Marketing shouldn’t stalk a customer

Digital marketing adds all kinds of wonderful ways to customize to your customer. But where is the line?

Michael Learmonth wrote a brilliant post on Advertising Age about “the pants that stalked me on the Web”. Just as you guess from the title, an ad for the pants followed him around the Web like a stalker. Judging from the comments accompanying the article, the pants had plenty of company stalking people on the Web.

The culprit is  “re-targeting” technology, in this case offered by Criteo. The marketing concept is to “Re-engage with lost prospects via personalised banners across the Internet.”

The theory goes like this: a person has indicated interest by coming to your site, so the likelihood of converting them to a purchase is higher than someone that hasn’t visited your site.  And there are, of course, studies to back that up.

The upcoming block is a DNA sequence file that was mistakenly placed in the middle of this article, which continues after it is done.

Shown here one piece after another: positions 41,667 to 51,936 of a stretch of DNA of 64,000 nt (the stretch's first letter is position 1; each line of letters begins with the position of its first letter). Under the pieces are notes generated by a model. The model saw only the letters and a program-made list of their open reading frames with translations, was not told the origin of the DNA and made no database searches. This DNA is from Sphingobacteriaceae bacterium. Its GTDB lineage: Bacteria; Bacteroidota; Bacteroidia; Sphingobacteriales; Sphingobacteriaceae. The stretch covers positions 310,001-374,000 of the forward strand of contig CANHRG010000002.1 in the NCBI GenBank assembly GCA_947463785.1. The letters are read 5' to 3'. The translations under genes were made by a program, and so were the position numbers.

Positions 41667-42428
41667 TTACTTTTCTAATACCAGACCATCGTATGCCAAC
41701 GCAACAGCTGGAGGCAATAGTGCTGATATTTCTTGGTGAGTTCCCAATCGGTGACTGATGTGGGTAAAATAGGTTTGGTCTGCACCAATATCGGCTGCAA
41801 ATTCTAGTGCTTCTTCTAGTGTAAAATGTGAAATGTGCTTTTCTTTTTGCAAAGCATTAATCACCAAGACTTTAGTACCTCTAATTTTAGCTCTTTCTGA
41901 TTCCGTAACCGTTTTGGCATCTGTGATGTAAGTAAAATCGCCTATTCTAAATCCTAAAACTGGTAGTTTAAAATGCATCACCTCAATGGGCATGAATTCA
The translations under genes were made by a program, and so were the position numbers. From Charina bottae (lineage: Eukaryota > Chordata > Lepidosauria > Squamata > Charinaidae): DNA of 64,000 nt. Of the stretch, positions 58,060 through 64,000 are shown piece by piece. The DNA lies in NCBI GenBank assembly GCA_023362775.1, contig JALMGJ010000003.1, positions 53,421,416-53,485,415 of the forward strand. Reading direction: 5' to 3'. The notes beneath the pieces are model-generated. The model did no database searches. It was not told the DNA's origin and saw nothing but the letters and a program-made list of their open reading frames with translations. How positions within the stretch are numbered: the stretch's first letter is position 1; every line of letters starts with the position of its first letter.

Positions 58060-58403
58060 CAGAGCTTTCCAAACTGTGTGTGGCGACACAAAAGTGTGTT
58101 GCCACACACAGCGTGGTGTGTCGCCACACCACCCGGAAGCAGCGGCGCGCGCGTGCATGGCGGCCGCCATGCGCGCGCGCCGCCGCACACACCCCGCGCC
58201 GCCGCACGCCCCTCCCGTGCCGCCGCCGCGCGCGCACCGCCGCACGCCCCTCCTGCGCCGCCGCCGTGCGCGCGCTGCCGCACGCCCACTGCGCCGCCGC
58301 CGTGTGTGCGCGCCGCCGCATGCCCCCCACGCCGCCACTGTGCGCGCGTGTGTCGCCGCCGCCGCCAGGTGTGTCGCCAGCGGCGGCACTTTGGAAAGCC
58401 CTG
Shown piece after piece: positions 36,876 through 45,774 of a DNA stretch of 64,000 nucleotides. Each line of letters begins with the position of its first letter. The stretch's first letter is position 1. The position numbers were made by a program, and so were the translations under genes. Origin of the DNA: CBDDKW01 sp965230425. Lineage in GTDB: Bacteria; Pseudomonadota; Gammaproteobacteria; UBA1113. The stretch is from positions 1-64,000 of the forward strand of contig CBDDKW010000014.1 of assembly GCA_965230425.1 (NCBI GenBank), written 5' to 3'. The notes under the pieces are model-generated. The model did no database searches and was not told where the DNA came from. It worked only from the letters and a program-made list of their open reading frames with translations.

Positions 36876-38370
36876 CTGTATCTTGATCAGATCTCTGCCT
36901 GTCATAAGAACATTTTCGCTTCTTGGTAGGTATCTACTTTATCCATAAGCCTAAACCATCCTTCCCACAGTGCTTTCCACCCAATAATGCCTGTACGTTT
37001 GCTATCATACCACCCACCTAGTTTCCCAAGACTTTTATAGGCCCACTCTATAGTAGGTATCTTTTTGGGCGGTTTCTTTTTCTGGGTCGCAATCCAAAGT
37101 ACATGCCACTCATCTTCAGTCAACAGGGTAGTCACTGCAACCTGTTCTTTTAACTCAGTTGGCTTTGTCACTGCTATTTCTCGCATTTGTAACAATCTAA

But I have to wonder: if someone hasn’t engaged in a purchase, what if it is because they didn’t want to purchase? And  following them around will not make them happy, but more than a little irritated.  Not to mention creeped out.

Just as studies show higher conversion rates, legislation shows people do not like being hounded in their personal space. Do not call lists and opt-out lists for mail come to mind.

It gets back to what we’ve always said: “Just because you can do it, doesn’t mean you should.”

Treat your customer with respect. Treat them as a human being – not an analytic point. The golden rule – treat others as you would like to be treated – applies to effective marketing, too.

-Published August 4th, 2010

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